Recently, the Louisiana Third Circuit Court of Appeal reviewed a default judgment entered against a company that allegedly improperly installed a lift kit on a truck. The plaintiff alleged that the company’s negligence led to his serious injuries when a tire came off his truck, and he was forced off the road.
A default judgment provides for a judgment of default against a defendant that fails to answer within a set period of time. In a personal injury lawsuit, plaintiffs are required to show competent evidence that convinces the court it is likely, or probable, that the plaintiff would prevail at trial.
The plaintiff in this case filed a Petition for Personal Injuries against a company that had installed a lift kit on the plaintiff’s truck earlier. The plaintiff suffered injuries when the front left tire of his truck allegedly came off his vehicle, forcing the car to leave the roadway and strike a group of trees. According to the plaintiff, the company failed to make him aware that during installation, they had created a dangerous situation because the shearing off of the lug bolts had taken place.
The plaintiff obtained a preliminary default judgment against the defendant, and the trial court signed a judgment of default in favor of the plaintiff. He was awarded $11,857.50 in medical expenses and $7,900.00 in property damage, as well as $50,000 in pain and suffering/bodily injury damages. The company appealed, asserting that the record did not support a claim of negligence, and the medical records did not support an award of $50,000 in general damages.
On appeal, the court stated that reviewing default judgments requires reviewing the evidence in support of the judgment. Plaintiffs seeking a default judgment must show the elements of their case with competent evidence. The court stated that in this case, the plaintiff had presented evidence that included a handwritten note by the defendant company, which did not include a warning or any indication that the truck had been damaged. The plaintiff stated that after the defendant installed the lift kit on his truck, it shook, and eventually the tire fell off.
According to the plaintiff, the police who came to the scene of the accident explained that the bolts broke off the tire, causing the tire to come off. The police had stated that they had seen this type of accident before, and specifically from the particular defendant.
As a result of the accident, the plaintiff suffered a concussion, and he stated that he continued to endure headaches and back pain.
The appellate court in this case reviewed precedent and stated that when a trial court confirms a default judgment, making a credibility determination, it is not to be overturned on appeal unless it is shown to be manifestly erroneous. In this case, the defendant’s negligence caused the plaintiff’s injuries and damages. The court held that the default judgment was properly rendered in the plaintiff’s favor.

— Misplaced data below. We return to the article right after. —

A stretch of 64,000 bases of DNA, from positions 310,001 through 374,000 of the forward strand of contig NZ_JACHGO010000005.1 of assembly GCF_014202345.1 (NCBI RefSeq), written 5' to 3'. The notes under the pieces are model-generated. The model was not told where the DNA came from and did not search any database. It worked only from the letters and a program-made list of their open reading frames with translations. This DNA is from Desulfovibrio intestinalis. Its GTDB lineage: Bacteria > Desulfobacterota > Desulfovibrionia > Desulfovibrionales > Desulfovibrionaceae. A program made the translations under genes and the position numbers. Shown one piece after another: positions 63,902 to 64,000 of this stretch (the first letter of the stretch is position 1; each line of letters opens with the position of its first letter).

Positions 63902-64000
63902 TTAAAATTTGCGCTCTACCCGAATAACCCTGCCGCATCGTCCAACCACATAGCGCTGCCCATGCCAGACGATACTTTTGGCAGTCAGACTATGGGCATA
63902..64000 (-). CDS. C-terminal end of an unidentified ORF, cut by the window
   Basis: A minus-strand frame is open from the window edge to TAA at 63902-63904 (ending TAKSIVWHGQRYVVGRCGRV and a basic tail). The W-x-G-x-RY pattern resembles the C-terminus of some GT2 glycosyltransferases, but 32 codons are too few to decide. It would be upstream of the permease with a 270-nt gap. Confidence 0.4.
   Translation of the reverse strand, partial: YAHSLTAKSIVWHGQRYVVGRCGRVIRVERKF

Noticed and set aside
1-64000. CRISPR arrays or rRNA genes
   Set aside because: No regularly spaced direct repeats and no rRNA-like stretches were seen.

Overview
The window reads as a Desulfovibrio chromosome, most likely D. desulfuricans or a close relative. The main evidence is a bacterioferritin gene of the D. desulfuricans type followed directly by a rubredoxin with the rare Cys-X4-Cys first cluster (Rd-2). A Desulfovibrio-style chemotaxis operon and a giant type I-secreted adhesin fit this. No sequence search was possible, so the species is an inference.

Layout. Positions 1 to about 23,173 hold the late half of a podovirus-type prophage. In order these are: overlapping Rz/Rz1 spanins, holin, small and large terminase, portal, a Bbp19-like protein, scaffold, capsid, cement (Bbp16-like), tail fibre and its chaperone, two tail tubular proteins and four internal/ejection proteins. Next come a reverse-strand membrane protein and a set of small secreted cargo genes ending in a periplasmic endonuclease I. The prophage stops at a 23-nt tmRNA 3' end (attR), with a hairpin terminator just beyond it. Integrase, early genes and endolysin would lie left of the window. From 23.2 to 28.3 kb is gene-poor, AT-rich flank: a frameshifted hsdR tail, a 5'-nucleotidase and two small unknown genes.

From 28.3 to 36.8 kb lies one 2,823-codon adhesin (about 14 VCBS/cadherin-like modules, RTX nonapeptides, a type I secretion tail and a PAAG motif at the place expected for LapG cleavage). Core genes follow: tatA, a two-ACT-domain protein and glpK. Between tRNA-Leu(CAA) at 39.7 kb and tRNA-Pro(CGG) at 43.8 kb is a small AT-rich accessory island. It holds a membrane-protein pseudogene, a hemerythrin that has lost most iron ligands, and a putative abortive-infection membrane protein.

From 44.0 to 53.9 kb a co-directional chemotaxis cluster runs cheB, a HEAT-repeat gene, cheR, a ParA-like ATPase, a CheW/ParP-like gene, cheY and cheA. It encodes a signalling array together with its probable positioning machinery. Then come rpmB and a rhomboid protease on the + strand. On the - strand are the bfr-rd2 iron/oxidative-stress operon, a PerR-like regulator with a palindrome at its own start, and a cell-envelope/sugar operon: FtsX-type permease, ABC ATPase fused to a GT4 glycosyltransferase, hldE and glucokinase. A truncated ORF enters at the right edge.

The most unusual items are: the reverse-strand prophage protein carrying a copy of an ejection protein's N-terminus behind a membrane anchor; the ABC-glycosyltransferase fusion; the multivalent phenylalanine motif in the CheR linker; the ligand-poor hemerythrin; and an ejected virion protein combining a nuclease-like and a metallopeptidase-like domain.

The defendant contended that the damages award of $50,000 was excessive and that the evidence did not support the award. The defendant’s argument was that the plaintiff received treatment for only two months following the accident, and the CT scans were normal. The plaintiff countered that argument by stating that his medical expenses were documented at over $11,000 and that he suffered and continued to suffer headaches and back pain, two years after the accident.
The court stated precedent that made clear that a damages award is a factual determination, entitled to deference on review. Here, the accident report showed the plaintiff complained of head injuries immediately after the accident. He was diagnosed with contusions and multiple sprains, and he was later found to have suffered a concussion.
When the trial court confirmed the default judgment in the plaintiff’s favor, awarding him $50,000, they found his testimony was credible. According to the appellate court, there was no manifest error in this finding, nor was there manifest error in the amount of general damages awarded by the trial court.
The court affirmed the default judgment in favor of the plaintiff.
At Lavis Law, our Louisiana auto accident attorneys represent Louisiana victims in their pursuit of damages following accidents, including motor vehicle collisions. Job equipment can also be considered dangerous defective products which may require a defective products lawyer in Louisiana. Our office provides a free consultation and can be reached by calling 866.558.9151.
More Blog Posts:
Louisiana Appeals Court Apportions Fault in Multi-Vehicle Car Accident, Finding Decision to Tow Vehicle at High Rate of Speed Contributed to Ultimate Collision, Louisiana Insurance & Injury Lawyer Blog
Louisiana Appellate Court Finds Trial Court Erred in Making Credibility Determination, and Questions of Material Fact Existed Regarding Driver’s Liability in Single-Car Accident, Louisiana Insurance & Injury Lawyer Blog